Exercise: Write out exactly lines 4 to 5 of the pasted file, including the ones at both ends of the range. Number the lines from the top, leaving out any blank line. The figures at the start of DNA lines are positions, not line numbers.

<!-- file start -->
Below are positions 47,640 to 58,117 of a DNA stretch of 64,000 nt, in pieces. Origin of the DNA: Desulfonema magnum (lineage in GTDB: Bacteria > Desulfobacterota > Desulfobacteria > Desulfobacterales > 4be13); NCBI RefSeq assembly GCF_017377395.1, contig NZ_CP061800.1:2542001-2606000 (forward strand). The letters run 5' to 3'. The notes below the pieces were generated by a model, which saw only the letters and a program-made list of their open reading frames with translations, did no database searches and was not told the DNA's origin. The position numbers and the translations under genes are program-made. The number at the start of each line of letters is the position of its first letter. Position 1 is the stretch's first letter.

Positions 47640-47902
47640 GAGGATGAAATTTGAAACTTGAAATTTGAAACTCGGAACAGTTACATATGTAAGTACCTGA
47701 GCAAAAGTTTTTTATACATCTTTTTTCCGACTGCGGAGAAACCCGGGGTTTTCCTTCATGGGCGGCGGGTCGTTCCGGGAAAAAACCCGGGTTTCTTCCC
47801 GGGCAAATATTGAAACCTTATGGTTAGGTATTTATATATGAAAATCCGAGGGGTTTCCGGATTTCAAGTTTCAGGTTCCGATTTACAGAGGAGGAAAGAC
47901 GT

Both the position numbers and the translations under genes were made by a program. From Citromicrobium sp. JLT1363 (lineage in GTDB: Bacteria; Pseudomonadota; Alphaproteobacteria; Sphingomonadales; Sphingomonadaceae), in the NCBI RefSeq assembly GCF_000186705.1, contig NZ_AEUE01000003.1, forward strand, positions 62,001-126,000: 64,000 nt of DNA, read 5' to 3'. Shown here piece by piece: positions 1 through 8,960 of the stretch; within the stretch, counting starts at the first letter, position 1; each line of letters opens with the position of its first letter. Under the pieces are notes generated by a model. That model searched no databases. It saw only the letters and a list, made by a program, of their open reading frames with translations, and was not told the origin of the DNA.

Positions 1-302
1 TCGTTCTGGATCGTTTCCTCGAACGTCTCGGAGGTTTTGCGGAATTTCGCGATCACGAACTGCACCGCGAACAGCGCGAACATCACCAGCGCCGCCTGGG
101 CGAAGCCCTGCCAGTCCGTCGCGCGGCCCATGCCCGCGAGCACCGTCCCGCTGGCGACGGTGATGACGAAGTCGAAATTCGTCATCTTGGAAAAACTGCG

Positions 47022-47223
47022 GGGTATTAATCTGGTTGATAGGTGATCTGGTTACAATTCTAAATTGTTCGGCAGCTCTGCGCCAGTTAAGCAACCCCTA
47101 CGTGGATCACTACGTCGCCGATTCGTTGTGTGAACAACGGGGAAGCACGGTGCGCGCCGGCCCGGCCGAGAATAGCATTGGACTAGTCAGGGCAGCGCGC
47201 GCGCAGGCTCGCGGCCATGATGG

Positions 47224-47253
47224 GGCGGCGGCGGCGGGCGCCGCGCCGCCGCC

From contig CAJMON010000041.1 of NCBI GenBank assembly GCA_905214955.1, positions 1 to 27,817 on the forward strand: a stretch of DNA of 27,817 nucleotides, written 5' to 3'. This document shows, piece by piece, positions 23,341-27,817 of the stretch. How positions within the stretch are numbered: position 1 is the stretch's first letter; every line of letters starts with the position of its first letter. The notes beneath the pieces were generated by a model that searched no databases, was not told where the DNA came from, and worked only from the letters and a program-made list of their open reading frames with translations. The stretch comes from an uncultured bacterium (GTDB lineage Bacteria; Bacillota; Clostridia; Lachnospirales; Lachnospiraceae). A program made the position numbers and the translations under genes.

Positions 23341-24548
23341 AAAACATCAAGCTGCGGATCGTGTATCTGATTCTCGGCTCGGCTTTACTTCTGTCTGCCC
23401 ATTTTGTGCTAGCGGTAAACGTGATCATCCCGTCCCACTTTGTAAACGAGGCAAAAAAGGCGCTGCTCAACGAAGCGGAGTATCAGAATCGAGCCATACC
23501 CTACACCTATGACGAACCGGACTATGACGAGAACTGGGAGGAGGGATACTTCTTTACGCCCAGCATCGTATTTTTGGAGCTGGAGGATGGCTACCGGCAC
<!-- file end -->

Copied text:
47701 GCAAAAGTTTTTTATACATCTTTTTTCCGACTGCGGAGAAACCCGGGGTTTTCCTTCATGGGCGGCGGGTCGTTCCGGGAAAAAACCCGGGTTTCTTCCC
47801 GGGCAAATATTGAAACCTTATGGTTAGGTATTTATATATGAAAATCCGAGGGGTTTCCGGATTTCAAGTTTCAGGTTCCGATTTACAGAGGAGGAAAGAC